What did not seem intimidating, however, was the recipe for goulash. We’d braised short ribs successfully many times and this was another opportunity to bust out the trusty crock pot. They had “Texas ribs” at the Wedge co-op but not short ribs, so I grabbed those figuring a rib is a rib whether short or long. Midday, I sprinkled the ribs with salt and pepper, dredged them in flour and browned them in some olive oil in a pan. I put them into the crock pot then browned some onions and carrots, added some paprika and caraway to the pan until lightly toasted then added a bit of tomato paste. I put the mixture into the crock pot, covered everything with chicken stock and let the magic happen.
K and I realized that Chad the Bravo intern was “hard at work” not paying attention to the food actually made on the show. The recipe title includes spaetzel, sour cream and tarragon in the strudel, but none of those things were in the actual recipe or instructions. So K used the “Grandma’s spaetzel” recipe of a co-worker (very basic flour, water, egg dough) and gave the spaetzel maker another shot.
The same thing happened this time as last time. The dough was far too sticky and didn’t fall through the little “cheese grater” holes into the boiling water. No matter what K used to try to shove the dough through, it got stuck. Finally he just made dough chunks with his fingers and dropped them into the pot.
While the spaetzle mess was happening, I was sautéing peeled apple slices in butter before adding raisins, five spice (in place of Ras al Hanout) and walnuts. When everything was browned, I deglazed the pan with cognac (in place of brandy) and let the mixture cool. Tarragon is in the recipe title, but doesn’t appear anywhere in the recipe, but I chopped about a tablespoon and added it into the mix as well. We purchased frozen phyllo dough and trying to pull apart each leaf proved next to impossible. I ended up grabbing about three “leaves” at a time, brushing them with melted butter and sprinkling them with sugar. When about 12 – 15 sheets were buttered, I put the apple mixture in the middle, rolled everything up, brushed with butter and sprinkled with sugar then put it into the oven at 325 for about 20 minutes.
The frustrating spaetzel finished, K made a gravy out of the braising liquid by reducing it in a pan with a slurry of flour and water. Then it was time to give Wolfgang’s last meal a taste. On the show, Blais made a powdered sour cream with liquid nitrogen. K doesn’t like sour cream so he skipped it and I just added a spoonful of regular sour cream to the side of my plate.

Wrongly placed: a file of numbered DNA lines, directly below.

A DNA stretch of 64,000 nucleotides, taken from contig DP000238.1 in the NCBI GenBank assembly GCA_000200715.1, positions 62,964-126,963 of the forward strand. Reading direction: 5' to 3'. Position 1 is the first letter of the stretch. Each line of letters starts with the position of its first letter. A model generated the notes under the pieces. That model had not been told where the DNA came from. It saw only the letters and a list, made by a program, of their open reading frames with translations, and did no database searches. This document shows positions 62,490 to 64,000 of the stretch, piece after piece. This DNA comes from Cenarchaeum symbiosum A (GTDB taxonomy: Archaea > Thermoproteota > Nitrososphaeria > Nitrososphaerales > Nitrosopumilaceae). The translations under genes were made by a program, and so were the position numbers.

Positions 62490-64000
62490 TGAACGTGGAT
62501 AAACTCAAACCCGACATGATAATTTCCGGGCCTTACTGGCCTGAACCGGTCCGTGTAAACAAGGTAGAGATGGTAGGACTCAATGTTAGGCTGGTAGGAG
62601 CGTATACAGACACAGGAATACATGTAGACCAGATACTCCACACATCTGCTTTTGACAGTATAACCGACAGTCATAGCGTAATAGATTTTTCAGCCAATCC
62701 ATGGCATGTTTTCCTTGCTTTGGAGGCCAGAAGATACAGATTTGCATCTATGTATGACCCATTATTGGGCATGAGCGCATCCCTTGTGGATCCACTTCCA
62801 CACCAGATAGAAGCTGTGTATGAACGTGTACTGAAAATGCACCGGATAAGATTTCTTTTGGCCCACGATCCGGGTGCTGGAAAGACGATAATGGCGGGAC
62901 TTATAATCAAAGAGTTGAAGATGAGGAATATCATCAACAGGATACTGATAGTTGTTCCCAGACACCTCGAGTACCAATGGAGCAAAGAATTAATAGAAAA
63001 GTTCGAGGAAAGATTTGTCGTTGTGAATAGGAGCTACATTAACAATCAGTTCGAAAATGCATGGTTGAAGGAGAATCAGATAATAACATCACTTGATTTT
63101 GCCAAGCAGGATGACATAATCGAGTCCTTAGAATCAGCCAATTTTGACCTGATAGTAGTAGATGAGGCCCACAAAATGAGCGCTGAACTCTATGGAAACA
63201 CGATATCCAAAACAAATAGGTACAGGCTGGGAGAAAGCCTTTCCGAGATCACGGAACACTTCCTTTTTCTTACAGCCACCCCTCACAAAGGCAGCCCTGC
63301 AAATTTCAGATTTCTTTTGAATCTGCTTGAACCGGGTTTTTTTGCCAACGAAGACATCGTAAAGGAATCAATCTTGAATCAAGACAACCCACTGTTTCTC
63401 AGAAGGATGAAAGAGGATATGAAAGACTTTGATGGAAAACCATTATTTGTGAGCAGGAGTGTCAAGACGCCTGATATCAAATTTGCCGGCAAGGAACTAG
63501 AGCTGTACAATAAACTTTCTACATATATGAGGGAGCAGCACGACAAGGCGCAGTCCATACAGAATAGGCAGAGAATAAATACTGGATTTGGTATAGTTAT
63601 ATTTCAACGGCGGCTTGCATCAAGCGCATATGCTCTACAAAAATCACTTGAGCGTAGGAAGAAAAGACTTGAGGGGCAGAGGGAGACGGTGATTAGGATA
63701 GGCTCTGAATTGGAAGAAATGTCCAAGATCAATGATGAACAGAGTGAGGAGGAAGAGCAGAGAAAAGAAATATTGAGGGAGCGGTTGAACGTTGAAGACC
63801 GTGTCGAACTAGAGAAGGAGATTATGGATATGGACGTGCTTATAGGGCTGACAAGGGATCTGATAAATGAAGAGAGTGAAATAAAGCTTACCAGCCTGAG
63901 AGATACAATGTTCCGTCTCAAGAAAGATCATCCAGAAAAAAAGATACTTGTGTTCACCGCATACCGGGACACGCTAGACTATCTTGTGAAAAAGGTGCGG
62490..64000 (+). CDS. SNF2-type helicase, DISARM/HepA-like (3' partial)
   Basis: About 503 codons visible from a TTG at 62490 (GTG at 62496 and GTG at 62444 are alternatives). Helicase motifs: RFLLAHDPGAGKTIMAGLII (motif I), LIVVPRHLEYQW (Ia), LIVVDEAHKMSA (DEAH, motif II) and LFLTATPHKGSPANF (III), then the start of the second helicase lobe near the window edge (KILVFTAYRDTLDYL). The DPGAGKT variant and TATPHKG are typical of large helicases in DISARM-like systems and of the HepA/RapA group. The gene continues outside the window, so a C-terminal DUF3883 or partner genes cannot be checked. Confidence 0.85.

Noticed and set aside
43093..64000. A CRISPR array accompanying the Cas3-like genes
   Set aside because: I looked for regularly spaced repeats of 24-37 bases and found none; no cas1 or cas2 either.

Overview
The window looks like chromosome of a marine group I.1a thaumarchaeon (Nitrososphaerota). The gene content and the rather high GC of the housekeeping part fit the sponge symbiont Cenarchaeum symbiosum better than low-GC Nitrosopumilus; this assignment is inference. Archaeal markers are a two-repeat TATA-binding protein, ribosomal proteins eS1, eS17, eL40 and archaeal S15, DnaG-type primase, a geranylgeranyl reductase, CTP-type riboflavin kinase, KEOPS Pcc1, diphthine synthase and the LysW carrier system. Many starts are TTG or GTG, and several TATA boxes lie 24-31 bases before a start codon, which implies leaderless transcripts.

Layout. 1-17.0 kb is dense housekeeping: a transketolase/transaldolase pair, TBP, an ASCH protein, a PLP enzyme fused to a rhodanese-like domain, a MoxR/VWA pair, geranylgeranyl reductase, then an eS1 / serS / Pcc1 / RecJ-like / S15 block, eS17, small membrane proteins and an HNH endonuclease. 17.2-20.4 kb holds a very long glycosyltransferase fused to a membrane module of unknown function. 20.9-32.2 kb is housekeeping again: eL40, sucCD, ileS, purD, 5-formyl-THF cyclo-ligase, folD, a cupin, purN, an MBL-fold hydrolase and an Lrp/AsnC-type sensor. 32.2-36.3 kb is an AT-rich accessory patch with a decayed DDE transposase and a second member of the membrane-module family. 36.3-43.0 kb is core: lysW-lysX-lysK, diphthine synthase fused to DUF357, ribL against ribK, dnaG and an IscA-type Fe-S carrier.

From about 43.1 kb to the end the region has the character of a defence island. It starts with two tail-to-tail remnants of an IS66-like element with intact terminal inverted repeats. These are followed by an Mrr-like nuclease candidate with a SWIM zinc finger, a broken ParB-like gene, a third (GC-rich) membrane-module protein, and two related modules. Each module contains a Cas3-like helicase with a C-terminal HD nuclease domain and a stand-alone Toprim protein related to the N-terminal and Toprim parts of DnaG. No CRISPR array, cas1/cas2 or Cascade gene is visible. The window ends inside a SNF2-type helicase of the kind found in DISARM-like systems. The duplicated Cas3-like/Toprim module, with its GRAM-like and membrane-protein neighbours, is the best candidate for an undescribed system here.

The spaetzel were beautiful and fluffy tender. While we’re probably never using the spaetzel maker again, these pillowy little dough balls would be great with gravy or light tomato sauce or just some butter and a sprinkle of cheese. The chunks of rib meat were a tad chewier than a traditional short rib would have been, but it was still rich and delicious. The rye flavor added by the caraway was fantastic and I’d add even more caraway next time. The sour cream was a cool, acerbic foil to the rich dish. In the future, I’d also probably sprinkle some chopped Italian parsley on top for a little fresh greenery. But wow, this was like a warm hug from the inside.
The strudel was a bit difficult to eat because it was so crisp and flaky. The layers were a little dry so it definitely pays to brush every single layer with butter instead of every third layer. I would have liked a little more liquid in the filling, but the sweet crispy apples and tender raisins and crunchy walnuts were a great threesome and the five spice was the beautiful kiss that sealed the deal. The tarragon was, indeed, a nice, fresh anise addition.
Was our first attempt at goulash, spaetzel and strudel good enough to impress Wolfgang Puck? Probably not, but we’re close! It was certainly tasty enough to warrant another try!
Alterations: Used “Texas ribs” instead of short ribs, used our own spaetzel recipe since none was provided, used five spice powder instead of ras al hanout and cognac instead of brandy in the strudel, added tarragon to the strudel.
Um, yeah. I’d totally eat that, but hopefully it wouldn’t be my last meal! (I seriously can’t imagine that.)